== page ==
Backing up solidarity in a nebulous group
(Redact this story as necessary.) Telecomix: loose network of people trying to do the same stuff.
Working as as a group, we got media coverage as a group. But we had no backup, no supervision. Burnout and dealing with this. Being constantly under attack from the Internet while needing to support each other. Individuals have/had support, but not everyone in the group.
Another time: Hashtag activism in which many people joined in, but attacked the three women who started the hashtag. As a group, we tried to attract the negative attention from them, and to provide other support.
Third example, of refugees in Germany. Providing support attracted attack -- real attack and threats -- with no network or backup of support.
Visibility of instant networks, but no roots for them, so lack of stable support.
Goal: to talk about those things (and in relation to safe spaces) -- how can we cope with the situations where there is no chance to back people up.
discussion: considering force vectors. Sometimes you don't know if someone wants help, vs. sometimes people don't know how to defend or who to go to for help. an example: if a man is being sexist or attacking, getting another man to challenge them (sidling up)
"knowing how to use the privilege sword" -- things I might be able to do that someone else couldn't
informational (ops) support vs physical support
spaces of trust
the privilege of being in a position w here your story is not questioned or challenged.
can of worms: organization problem: when you're reaching out in a broadcast method, there's no [.... ] of trust.
Affinity groups: an affinity group is a group that comes together for a specific defined task. People come in by invitation or by request. The affinity group has a thing that it does: often a direct action or political action. Limits of how far people are willing to go (means) of achieving that task and means they will not do. Establishing code words, ways of reaching decisions. ( Direct actions can be made by multiple affinity groups. )
- ed sees a lot of potential in that structure, achieving common goals. Overlapping groups: you now have a distributed network of trust, a few groups you're a member of, and a web of trust. If you are under attack in one group, hopefully you can reach out to the other affinity groups to call for assistance. (Reference to "taxonomies" in Drupal: issues and orthogonal tagging of tactics and of skills.) a lot of potential in formal systems organization of these things.
- Tom: challenge to that: it seems likely there are latent not-organized affinity groups, or in-the-moment action (like a hashtag)
- just-in-time backup. ("Derailing derailers")
- There are known things you can tell someone you only sort of trust and some things you need existing trust. How an affinity network might already exist.
whitney: what if I'm not considering that while I am safe, I do not have the safety and defenses I would need to actually support or provide for someone. Bringing someone into a place that isnt as tactically safe as I thought.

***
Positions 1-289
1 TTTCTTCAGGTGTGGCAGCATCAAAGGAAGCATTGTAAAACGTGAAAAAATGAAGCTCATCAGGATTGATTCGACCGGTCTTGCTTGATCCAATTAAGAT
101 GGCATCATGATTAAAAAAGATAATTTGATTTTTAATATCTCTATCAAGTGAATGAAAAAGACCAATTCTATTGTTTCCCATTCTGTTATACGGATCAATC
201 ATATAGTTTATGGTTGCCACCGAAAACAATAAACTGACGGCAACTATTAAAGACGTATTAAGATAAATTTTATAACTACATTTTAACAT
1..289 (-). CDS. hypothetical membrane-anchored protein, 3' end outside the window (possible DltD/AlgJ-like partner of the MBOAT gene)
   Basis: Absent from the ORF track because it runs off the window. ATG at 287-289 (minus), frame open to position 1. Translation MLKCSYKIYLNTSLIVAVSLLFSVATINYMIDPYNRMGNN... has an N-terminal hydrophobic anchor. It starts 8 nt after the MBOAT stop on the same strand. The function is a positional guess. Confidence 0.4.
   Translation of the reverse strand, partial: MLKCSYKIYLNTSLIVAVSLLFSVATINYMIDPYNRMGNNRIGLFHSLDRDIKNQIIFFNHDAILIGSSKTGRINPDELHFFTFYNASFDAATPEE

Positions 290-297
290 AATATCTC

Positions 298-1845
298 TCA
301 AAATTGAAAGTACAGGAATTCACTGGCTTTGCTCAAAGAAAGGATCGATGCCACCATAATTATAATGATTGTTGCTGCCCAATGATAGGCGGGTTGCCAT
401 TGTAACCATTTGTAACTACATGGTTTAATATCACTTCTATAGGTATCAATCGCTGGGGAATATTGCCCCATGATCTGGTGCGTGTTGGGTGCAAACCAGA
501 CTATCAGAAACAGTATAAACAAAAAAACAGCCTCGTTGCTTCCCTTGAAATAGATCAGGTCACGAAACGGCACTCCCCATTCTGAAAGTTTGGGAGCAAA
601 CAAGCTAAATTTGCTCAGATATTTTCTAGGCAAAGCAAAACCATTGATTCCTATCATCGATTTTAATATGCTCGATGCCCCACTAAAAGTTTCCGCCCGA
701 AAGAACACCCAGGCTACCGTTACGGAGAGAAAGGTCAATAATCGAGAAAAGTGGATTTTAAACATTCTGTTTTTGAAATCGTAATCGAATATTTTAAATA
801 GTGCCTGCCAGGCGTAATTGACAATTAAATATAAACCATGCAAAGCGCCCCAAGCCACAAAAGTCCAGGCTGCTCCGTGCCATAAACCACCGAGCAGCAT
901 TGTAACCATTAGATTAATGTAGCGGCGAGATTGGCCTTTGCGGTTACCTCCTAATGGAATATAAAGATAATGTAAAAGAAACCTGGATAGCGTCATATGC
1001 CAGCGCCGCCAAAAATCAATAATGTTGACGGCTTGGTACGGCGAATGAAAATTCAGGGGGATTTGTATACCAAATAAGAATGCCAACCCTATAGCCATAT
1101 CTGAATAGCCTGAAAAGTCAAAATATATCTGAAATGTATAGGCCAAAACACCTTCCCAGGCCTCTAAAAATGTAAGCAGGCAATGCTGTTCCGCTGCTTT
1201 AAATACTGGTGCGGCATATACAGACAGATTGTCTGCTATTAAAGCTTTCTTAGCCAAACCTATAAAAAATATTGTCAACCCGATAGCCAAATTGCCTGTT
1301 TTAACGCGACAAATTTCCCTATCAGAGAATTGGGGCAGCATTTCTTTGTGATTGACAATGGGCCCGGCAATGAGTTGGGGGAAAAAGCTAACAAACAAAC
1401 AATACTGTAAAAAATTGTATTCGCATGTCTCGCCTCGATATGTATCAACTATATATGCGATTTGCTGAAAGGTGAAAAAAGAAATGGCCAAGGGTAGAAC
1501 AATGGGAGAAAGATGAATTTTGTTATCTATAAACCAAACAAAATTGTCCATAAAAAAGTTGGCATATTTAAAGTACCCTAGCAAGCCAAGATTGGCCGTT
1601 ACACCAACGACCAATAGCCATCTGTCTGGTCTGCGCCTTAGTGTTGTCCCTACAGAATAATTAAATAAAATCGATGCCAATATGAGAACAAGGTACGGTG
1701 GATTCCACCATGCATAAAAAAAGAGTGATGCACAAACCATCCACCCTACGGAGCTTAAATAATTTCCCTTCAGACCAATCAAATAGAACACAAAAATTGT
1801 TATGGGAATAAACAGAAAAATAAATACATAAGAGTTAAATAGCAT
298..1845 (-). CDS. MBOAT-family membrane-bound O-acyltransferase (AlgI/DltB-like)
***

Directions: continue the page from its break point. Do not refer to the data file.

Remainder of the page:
ed: having a checklist of skills that are needed in case: knowing You need someone who knows threat modeling for example. Knowing what you need and people who have those skills.
tomate: people become activists by accident and they have no idea what they are doing or how they should handle threats for example. When the response is tremendously larger than what you expect.
nicole: something that's in the air is the scale of support. The initial support of being in a March or leaping into a situation. But the. There's also support for the supporters.
- the immediate need for triage: seeing that someone is in a horrible situation and pulling the, out and hearing and helping. Need a map of scale and time here.
Whitney: could we model this on a hospital?
Nicole: or witness protection?
Tomate: no process for taking over support from one group, with the history
- more than one shift, taking shifts.
Arthur: for some kind of help, all of the people are needed all of the time.
Tomate: the scale of attack is growing. The official response is not happening.
Whitney: is there a way to turn supporting activists into its own cause. That that's the kind of activism you do. The mission being to coordinate and support. For example: anything
Coming to sandy to rebuild homes, an org whose work is rebuilding homes in disaster areas. That is their focus, the place changes. Making something like that?
Arthur: Being psychological support. Specifically...
Max: ref the aclu and hospitals as examples of existing support structures with established procedures.
Tom: in order not to duplicate work. zoe Quinn and someone are building a "so you've been doxxed (* www.crashoverridenetwork.com )
Tomate: lawyers must be paid in Germany, as a note
question from toms: a wish for how/ what should exist?
whitney: opportunities for trainings
Ed: tools and familiarity for tools of discovering affinity support networks
tom: a list of yes/no questions [for triage] of who someone knows and what they can offer in support. Binary questions
arthur: there are people who want to help and some people who are open to help and some people who are invisible to those who can help or (specifically in mental health for activists) don't even know/see they need help
nicole: clear guides and documentation around this stuff. Having something to share with people who care